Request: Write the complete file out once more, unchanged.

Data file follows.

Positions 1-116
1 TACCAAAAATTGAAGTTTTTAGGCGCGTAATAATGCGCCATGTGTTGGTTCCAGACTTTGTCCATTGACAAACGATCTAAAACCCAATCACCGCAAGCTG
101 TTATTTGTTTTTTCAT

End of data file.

Positions 1-116
1 TACCAAAAATTGAAGTTTTTAGGCGCGTAATAATGCGCCATGTGTTGGTTCCAGACTTTGTCCATTGACAAACGATCTAAAACCCAATCACCGCAAGCTG
101 TTATTTGTTTTTTCAT